Adrien Segal: On Skill

AdrienWeb1Adrien Segal is a data sculptor, which means precisely what it suggests. In her hands, commonplace climate measurements yield sumptuous forms, often in carved plywood, which conveys in its figurative stratigraphy the ebb and flow of nature. The digital sophistication of her process, wherein Segal translates large data sets into contour lines that are then mapped onto and cut from plywood, can nettle traditional wood artists. As Segal explains it, they think that “you just push a button and it cuts it out for you.” And yet, as she points out, one need look no further than Auguste Rodin to discover that the mathematical extrapolation of data points onto sculptural molds is a time-honored tradition. It’s just one in an arsenal of skills that Segal deploys toward making art that matters. “Data [is] just a resource,” Segal explains, “for … creating narratives about the time and place in which we live.”

Segal’s path to data sculpture began in the furniture program at the California College of the Arts. While there, she was captivated by the ruins of Sutra Baths, built over a century before along the beach beneath San Francisco’s famous Cliff House resort. She was also inspired by data visualization pioneer, Edward Tufte, whose work encouraged her to imagine how the tidal action at Sutra Baths might be rendered in wood. Segal pored over Bay Area tide charts and replicated their data patterns in ribbons of bent steel arrayed across a walnut table. The result was Segal’s thesis project which, as she recalls, was “really well received,” and sold soon thereafter to a collector.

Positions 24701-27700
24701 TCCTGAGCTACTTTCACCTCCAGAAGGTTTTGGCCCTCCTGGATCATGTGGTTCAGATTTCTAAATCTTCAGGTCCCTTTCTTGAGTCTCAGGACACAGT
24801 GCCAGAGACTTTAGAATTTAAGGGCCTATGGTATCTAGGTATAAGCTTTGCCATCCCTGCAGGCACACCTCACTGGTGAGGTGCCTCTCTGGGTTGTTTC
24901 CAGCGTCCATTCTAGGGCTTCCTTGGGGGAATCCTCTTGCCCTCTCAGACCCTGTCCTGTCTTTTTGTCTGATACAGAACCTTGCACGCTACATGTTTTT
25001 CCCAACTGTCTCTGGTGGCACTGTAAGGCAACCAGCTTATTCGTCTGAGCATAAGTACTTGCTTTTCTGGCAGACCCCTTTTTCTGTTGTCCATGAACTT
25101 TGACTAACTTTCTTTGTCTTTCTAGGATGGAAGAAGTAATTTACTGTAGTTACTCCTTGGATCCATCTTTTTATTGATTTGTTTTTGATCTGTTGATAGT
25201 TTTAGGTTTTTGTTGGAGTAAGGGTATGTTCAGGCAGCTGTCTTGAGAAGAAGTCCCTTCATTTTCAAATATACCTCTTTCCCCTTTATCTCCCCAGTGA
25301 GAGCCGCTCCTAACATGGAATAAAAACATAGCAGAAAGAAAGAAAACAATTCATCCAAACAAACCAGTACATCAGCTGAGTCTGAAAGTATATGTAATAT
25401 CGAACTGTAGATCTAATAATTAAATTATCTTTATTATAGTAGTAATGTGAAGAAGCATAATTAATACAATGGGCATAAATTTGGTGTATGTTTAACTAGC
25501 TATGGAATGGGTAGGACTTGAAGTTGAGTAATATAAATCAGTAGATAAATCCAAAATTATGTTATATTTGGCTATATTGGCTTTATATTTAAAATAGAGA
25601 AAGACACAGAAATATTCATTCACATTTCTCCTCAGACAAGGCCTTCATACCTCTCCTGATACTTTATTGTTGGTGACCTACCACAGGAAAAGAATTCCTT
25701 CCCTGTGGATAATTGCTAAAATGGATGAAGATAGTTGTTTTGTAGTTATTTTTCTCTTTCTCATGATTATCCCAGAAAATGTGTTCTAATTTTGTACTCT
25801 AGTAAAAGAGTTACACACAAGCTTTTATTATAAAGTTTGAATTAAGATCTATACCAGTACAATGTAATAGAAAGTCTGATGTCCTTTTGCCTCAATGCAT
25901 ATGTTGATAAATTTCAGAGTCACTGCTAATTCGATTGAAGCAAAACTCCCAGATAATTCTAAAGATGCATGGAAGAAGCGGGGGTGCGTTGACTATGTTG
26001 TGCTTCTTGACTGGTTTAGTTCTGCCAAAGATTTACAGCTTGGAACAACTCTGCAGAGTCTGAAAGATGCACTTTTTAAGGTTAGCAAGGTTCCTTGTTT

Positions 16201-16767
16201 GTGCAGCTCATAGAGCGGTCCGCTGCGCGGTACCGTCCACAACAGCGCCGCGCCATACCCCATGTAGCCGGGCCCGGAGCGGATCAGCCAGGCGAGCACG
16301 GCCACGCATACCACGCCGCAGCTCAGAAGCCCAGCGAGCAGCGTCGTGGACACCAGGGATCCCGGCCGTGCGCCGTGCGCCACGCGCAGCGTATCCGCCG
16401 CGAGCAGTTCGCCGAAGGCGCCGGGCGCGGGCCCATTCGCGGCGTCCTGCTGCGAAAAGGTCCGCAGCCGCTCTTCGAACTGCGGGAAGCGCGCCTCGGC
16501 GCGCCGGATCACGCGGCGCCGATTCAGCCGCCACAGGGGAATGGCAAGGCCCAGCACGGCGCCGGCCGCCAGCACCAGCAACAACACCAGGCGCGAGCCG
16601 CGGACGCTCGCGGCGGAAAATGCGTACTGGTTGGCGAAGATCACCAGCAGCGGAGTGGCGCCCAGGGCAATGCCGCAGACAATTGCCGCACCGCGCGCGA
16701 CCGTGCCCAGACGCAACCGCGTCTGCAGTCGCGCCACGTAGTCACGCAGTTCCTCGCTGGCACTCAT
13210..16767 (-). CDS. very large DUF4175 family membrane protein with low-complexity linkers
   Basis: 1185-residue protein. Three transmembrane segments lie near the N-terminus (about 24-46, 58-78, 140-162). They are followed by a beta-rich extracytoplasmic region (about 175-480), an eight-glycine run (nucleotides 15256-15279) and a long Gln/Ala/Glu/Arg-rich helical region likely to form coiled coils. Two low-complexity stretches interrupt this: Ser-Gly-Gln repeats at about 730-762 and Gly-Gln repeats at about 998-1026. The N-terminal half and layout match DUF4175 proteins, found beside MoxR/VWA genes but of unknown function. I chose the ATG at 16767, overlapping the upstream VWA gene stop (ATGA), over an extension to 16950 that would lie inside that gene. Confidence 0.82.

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[Click here to hear Segal discuss nature and process.]

The economic calamities of 2008, however, conspired against aspiring wood artists. Segal scraped together a living variously making cabinets and waiting tables. Internships, artist residencies, and work trades sustained her along the way, and introduced her to Oakland’s Crucible industrial arts school where she’s currently headquartered. Her fascination with data sculpture flourished all the while. In 2012, Segal exhibited in Marfa, Texas along with other prominent data artists. The show earned her national attention and brought Segal into a small circle of fellow travelers, including Loren Madsen, who pioneered data sculpture during the 1970s. Madsen identifies Segal as one of a very few young data artists working today in three dimensions.

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[Click here to hear Segal discuss skill.]

And yet, Segal is quick to assert that she’s not interested in art for art’s sake. “What is the point,” she asks, “of making art that doesn’t question bigger ideas about our time?” The idea that Segal is most concerned to question is the tendency in science to conceive of humans and nature as distinct. According to her, “we are a part of the environment and intrinsically tied to it.” Segal’s distinctive digital technique therefore aims to blur the line between our experience of nature and nature itself. But digitization is “just another tool,” according to Segal. “You have to … keep learning new skills.” Segal’s quest for skill speaks to the difficulty of her work, and the rigor of her vision. It also betrays a furniture maker’s pragmatism: “you can always rely on those skills,” she reminds us, ”to make functional things.”

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